NY, NJ highest payers of property tax
Report ranks 775 counties by taxes paid; why are taxes increasing and what can you do about it?
NEW YORK (CNNMoney.com) -- New Jersey and New York homeowners face the highest property taxes in the United States, according to a report released Tuesday by the Tax Foundation.
Of the top 10 counties ranked by median property taxes, five were in New York and five were in New Jersey. The Tax Foundation looked at data on 775 counties from the U.S. Census Bureau's 2005 American Community Survey.
Westchester County, north of New York City, ranked No. 1 with $7,337 in median property taxes paid. No. 2 was Nassau County on Long Island, with $7,025.
In New Jersey, Hunterdon County, Bergen County and Essex Country ranked three, four and five, respectively.
The highest county on the list not located in either New York or New Jersey was Lake County, Ill., ranked No. 15. The median property tax paid in that county totaled $5,393.
Fairfield County, Conn. ranked 17 with $5,213 in property taxes paid.
The counties before and after those two exceptions were located in New York and New Jersey.
Gerald Prante, staff economist at Tax Foundation, which advocates for tax reform, says wherever the housing boom has been big, the property taxes are likely to rise.
If property values fall, it will depend on local governments whether or not property taxes do, too.
"If local governments get used to the revenue, they may continue to raise taxes," said Prante. "Or they can keep tax rates low and keep spending low."
On the other end of the list, St. Landry Parish, La., ranked 774 and local homeowners paid $127 in property taxes.
Apache County, Ariz. ranked 775. Local homeowners there paid $126 in property taxes.
Property taxes are meant to be equalized among homeowners to provide revenue to the locality, said Richard Roll, president of the American Homeowners Association.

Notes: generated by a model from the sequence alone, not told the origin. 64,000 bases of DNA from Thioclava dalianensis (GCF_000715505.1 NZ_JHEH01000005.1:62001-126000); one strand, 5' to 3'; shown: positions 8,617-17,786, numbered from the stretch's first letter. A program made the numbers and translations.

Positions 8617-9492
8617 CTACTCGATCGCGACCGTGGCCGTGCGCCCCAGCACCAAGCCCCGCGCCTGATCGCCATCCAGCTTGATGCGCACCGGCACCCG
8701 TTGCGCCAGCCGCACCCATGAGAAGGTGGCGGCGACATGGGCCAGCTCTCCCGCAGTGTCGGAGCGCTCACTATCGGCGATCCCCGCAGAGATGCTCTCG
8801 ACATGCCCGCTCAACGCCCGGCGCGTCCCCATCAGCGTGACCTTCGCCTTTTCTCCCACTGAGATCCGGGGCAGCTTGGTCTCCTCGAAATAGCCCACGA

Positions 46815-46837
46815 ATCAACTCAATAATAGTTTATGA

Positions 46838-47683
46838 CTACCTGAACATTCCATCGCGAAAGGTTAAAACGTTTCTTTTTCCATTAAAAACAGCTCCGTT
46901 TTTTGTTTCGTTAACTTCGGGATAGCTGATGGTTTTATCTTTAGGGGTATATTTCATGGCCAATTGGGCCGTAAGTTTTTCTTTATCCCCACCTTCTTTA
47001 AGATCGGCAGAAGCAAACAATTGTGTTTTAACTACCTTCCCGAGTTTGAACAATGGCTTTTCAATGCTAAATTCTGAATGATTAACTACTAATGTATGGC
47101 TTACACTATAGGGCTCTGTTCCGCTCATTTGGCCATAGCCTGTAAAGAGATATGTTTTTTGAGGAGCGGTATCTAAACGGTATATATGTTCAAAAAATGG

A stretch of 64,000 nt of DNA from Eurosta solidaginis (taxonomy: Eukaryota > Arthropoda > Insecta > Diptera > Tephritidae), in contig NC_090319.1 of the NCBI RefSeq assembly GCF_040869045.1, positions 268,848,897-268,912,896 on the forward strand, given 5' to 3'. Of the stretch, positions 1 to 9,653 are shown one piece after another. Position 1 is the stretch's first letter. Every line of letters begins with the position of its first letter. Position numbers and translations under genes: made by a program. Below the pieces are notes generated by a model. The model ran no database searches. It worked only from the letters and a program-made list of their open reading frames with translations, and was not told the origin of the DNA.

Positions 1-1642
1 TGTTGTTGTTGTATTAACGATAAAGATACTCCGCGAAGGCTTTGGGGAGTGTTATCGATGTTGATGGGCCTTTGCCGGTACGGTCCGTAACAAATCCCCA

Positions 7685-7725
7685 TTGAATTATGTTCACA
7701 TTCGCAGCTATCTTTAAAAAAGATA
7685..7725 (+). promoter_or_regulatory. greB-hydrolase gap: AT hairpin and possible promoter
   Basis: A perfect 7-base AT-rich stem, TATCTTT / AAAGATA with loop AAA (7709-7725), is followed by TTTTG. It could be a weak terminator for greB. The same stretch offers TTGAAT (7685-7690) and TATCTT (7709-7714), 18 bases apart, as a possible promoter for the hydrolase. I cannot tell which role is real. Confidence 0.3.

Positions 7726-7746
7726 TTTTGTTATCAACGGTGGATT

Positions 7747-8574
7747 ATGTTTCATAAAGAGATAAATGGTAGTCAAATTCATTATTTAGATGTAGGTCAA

If property values go up there's no justification to increase property taxes unless there's a new cost to local budget, Roll said.
Unfunded federal mandates, however, help push tax burdens onto state and local municipalities, which raise significant taxes from property values, Roll said.
Then property taxes "acts as a backdoor tax hike. The tax gets buried because people's property taxes are often paid monthly with their mortgage," Roll said.
For this reason, homeowners should scrutinize their tax assessment, Roll advises.
The American Homeowners Association provides a free property tax reduction kit at ahahome.com/propertytax.
Tax assessors' offices are notoriously understaffed, leaving many to rely on software or even outside companies to figure out your bill, CNN's Gerri Willis reported in the October issue of Money Magazine.
Even when an assessor visits, he may just eyeball your property from the sidewalk or the front seat of a car.
The American Homeowners Association (AHA) estimates that 60% of homes are assessed too high, so it pays to scrutinize your assessment line by line.
"There are uneven changes in neighborhood," said Roll. "The changes are uneven generally. That's why it behooves homeowners to check."